One possibility is that Senator Specter and others who support the HHS grant provision believe that when it comes to human beings, more is better. If raw materials can be used to create additional people, in other words, then that's how they ought to be used.

Every Sperm Is Sacred

If this population expansion principle is the basis for Specter's view, it is fair to ask: why stop at embryos? Though fertility clinics sometimes implant a donated embryo, for instance, they regularly inseminate patients with donated sperm. Perhaps the federal government should therefore encourage people to give up more of their sperm for "adoption" as well.

The Red Cross could receive a special grant for adding sperm drives to its regular blood drives. Instead of wastefully masturbating at home, men could contribute to the important project of producing as many human beings as possible.

And couples - gay and straight - planning to discard their used condoms could instead rush the bags of life over to grant-receiving fertility clinics. With the right incentives, we could probably add another billion people to the planet in less than three decades.

It is hard to imagine a groundswell of support for such a grant program. We are not likely, for example, to hear Arlen Specter saying any time soon that "if any of the sperm expelled every day could produce life, I think they ought to produce life," as he said of embryos.

When viewed from this perspective, the adopt-an-embryo program might even seem amusing, although I know it will not amuse my pro-life readers, and for that, I apologize. If one were truly pro-life, of course, Specter's position would be offensive as well, because it accepts the use of in vitro fertilization as well as a couple's prerogative to discard or use any excess embryos.

But for anyone who rejects the notion that an embryo is a person with human rights, the promotion of embryo adoption reflects something very ugly and not especially amusing about our nation's priorities. It shows a willingness to waste money, even a relatively small quantity like a million dollars, at a time when Americans are being asked to tighten their belts and forego such luxuries as prescription drug coverage and housing for the poor.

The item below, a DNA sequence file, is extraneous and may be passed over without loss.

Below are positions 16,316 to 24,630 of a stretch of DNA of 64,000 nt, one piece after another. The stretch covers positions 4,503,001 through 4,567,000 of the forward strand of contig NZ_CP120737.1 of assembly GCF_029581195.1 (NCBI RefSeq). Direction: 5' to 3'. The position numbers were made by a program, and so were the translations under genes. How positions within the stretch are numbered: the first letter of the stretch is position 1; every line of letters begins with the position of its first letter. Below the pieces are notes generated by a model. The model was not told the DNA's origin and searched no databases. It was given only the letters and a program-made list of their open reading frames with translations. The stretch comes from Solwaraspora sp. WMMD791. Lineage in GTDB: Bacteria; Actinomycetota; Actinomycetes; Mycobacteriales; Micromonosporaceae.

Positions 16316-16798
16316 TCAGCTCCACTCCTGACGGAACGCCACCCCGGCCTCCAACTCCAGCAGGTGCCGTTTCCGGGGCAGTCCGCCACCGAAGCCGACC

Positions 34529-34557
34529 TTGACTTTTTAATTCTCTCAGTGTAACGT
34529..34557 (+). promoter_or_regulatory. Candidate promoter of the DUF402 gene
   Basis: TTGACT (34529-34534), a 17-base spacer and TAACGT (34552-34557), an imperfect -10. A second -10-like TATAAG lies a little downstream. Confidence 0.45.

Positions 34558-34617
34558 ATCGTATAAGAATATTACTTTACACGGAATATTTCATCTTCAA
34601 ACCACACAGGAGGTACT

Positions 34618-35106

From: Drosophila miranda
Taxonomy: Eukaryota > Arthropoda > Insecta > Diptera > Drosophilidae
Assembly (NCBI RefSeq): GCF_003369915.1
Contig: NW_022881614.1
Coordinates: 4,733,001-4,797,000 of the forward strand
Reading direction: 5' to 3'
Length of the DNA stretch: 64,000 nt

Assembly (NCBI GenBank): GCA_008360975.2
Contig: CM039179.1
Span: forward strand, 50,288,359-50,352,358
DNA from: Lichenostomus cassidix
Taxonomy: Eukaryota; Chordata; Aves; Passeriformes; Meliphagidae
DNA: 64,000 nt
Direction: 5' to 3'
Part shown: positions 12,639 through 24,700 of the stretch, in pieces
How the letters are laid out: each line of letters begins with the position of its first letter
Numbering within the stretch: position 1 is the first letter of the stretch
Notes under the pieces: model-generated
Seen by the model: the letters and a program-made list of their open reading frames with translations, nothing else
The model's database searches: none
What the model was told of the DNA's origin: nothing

There is independently good reason, moreover, to question a program intended to increase the population, when we have thus far done such an inadequate job of providing for those people who are already here.

The Costs to Real Children

A federal program promoting embryo adoption has one final disturbing implication. It encourages people who might otherwise adopt a real child - an already-existing person who waits hopefully for a loving home - to implant a donated embryo instead.

Though every person has a right to decide how to build her own family, the government has no business putting a thumb on the scale against adoption. Supporters of a grant that encourages families to adopt an embryo instead of a child must therefore answer to the thousands of babies and children awaiting permanent families in orphanages and foster homes in the United States and around the world, while our government embraces the six-cell embryo.


Sherry F. Colb, a FindLaw columnist, is a Professor at Rutgers Law School in Newark.